4 practical things you should know about making a will in Spain

As we discussed in our article 3 main reasons to have a Spanish will, if you are an expat living in Spain it is important that you understand and take care of your inheritance plan.

Today we want to cover a few additional and practical things worth knowing about wills in Spain.

1. Types of wills

In Spain there are three types of will: holographic, closed and open.

Holographic will: it must be handwritten by the testator (the person who makes the will). It has several disadvantages:

  • No guidance and advice is received by a solicitor.
  • It can be lost.
  • It is necessary to go to court to validate it when the testator dies.

Closed will: the testator goes to the notary and gives him his will which he then inserts into a sealed envelope. It also has important drawbacks such as:

  • Lack of control over the legality of the contents of the will.
  • It needs to be validated in court after the death of the testator.

Open will: it is the most common and recommended type. It is done directly before a notary and has the following advantages:

  • The original will is kept by the notary and is registered in the Registry of Last Wills, guaranteeing it won’t get lost.
  • It is not necessary to go to court after the death of the testator.
  • The solicitor can give advice if needed.

2. Documentation

When a person dies and has property in Spain, his heirs need to carry out a series of procedures and obtain certain documents. The main ones are:

  • Certificate of death. It is obtained in the Civil Registry of your last address. At least fifteen days have to have passed in order to obtain it.
  • Certificate from the Registry of Last Wills, which will indicate if you had a will in Spain, and, if so, who was the notary in charge.
  • Certificate of Life Insurance. If you have life insurance this certificate will identify the insurance company and the policy number.
  • If there is no will, your heirs will be dealing with what is called an intestacy inheritance and will need to get a Certificate of Law stating the applicable law to the inheritance.

In the case of a person of non-Spanish nationality it is possible that part of the paperwork or documents must be obtained outside Spain. When the documents affect assets or properties in Spain they must be translated by a sworn translator and have the Apostille of the Hague.

In addition to the documents discussed, it is also necessary to collect those relating to your properties:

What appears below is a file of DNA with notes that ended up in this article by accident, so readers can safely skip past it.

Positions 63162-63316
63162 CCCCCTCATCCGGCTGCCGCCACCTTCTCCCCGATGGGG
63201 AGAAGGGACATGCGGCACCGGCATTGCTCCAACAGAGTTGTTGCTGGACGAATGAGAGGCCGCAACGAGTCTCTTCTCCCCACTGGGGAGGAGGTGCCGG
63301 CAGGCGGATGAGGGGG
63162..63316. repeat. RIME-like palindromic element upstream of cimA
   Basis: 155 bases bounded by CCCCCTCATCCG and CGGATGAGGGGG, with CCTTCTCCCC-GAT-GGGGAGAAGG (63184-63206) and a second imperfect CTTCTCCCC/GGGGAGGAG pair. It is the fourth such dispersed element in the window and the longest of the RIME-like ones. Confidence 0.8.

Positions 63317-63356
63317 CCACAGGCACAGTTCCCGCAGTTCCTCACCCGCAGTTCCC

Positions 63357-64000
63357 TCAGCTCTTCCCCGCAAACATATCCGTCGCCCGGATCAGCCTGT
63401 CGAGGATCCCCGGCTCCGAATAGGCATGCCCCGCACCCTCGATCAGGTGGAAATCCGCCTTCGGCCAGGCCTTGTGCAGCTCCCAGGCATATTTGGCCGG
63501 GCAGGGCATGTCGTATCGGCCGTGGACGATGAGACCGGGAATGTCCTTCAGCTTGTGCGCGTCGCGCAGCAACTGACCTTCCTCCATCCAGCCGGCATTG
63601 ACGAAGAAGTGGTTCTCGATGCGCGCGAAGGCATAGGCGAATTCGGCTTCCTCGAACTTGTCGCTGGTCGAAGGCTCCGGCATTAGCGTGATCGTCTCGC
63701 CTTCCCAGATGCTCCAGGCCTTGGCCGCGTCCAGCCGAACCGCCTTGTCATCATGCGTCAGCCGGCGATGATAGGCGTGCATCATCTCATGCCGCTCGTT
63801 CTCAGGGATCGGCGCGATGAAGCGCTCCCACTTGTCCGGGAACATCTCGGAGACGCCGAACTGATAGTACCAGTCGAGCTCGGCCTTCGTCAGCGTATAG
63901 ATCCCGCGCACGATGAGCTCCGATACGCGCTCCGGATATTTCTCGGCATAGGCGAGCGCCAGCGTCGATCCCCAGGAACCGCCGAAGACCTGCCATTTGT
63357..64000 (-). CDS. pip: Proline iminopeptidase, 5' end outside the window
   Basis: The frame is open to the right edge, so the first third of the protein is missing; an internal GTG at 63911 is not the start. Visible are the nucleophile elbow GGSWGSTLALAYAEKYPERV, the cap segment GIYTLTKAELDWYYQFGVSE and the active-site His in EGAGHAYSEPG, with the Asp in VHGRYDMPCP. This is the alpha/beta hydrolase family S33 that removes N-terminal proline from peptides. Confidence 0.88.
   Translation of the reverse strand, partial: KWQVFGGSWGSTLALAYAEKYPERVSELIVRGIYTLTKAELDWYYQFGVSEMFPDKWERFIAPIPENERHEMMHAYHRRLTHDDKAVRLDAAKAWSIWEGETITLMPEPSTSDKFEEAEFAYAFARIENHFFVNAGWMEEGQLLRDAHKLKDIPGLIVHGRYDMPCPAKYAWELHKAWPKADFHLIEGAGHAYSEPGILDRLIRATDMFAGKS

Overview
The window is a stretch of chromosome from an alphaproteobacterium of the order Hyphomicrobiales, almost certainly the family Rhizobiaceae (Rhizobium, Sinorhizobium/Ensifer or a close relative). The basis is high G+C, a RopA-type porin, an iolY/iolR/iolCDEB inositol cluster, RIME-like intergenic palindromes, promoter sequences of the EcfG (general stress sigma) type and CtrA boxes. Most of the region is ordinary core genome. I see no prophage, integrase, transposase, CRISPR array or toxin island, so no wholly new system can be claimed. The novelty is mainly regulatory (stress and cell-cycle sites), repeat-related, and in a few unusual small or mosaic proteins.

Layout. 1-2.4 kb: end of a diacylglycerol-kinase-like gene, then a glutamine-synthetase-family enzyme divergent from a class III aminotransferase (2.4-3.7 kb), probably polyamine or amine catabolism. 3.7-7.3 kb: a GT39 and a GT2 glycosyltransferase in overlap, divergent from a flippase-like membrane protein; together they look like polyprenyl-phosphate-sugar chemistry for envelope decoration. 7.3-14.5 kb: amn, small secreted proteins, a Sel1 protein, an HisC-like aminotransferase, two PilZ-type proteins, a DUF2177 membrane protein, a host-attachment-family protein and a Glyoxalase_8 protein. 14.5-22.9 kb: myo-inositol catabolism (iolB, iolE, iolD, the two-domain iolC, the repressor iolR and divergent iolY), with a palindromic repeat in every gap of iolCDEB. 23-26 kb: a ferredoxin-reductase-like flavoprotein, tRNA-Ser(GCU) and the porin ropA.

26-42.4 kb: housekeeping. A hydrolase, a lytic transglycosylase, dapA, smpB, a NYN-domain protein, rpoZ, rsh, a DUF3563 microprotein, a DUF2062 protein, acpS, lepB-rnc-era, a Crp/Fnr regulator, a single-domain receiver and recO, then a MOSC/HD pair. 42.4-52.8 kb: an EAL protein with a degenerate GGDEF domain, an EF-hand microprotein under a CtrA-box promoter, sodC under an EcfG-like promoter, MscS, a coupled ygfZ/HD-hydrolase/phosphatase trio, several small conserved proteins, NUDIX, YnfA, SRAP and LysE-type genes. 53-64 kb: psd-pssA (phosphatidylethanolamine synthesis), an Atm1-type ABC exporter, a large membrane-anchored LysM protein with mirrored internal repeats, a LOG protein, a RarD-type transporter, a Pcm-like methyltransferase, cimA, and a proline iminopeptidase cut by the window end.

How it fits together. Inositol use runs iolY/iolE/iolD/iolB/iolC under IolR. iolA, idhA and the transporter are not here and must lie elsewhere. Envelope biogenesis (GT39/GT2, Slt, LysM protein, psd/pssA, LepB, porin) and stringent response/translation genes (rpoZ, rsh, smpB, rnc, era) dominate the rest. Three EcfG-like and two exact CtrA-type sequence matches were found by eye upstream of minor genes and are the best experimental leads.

• Deed of ownership as well as a receipt of the last payment of the Land Value Tax.
  • Bank certificate on your account balance at the time of death, as well as any other type of financial product (funds, shares, etc.).
  • Documentation regarding any vehicles own by you.

With all the mentioned documentation, your heirs must go to the solicitor, who should inform them about what to do next.

At AvaLaw we realize that getting hold of all the necessary documents can be a big inconvenience in a moment of grief. That is why we are pleased to announce that very soon we will be launching a new service within our Wills and Probate department that will ease this process: Custody of Documents. Our Custody of Documents team lead by Roser Coll will make sure to get all the documents related to your Spanish assets and safely store them in our offices. That way accessing all relevant papers when needed will be very easy and quick.

It is important to highlight the fact that when an inheritor receives any kind of property or rights in Spain, including money linked to life insurance, he or she must pay an Inheritance Tax.

3. Inheritance Tax

This tax must be paid regardless of whether or not the heir resides in Spain in a Spanish Tax Agency office using Modelo 650.

As per the timing, the tax will have to be paid within six months from the death of the testator. The inheritor can request that this term be extended  but failure to pay the tax in time will mean an economic penalty (read our article 3 main reasons to have a Spanish will for more details about this).

The amount that one has to pay is calculated as a percentage of the value of the goods. This percentage will be higher or lower depending on multiple variables such as the degree of family uniting the deceased with the inheritor or the total value of the inheritance.

4. How much will it cost you?

The solicitor’s fees of drafting a will in Spanish and having it notarized is estimated 250 euros, copy of the same included. On the day of signature the will shall be translated to you at the Notary’s office in Spain.

However, if you want to sign your Spanish will in your home country it will have to be written in Spanish as well as your own language, using the double column system, and the cost may be higher.

As mentioned previously, at AvaLaw we are expanding our Wills and Probate service offer. Aside from Custody of Documents, we will also be launching two more services next month: Doing your Spanish Will and Probate Instruction Sheet. More information coming soon.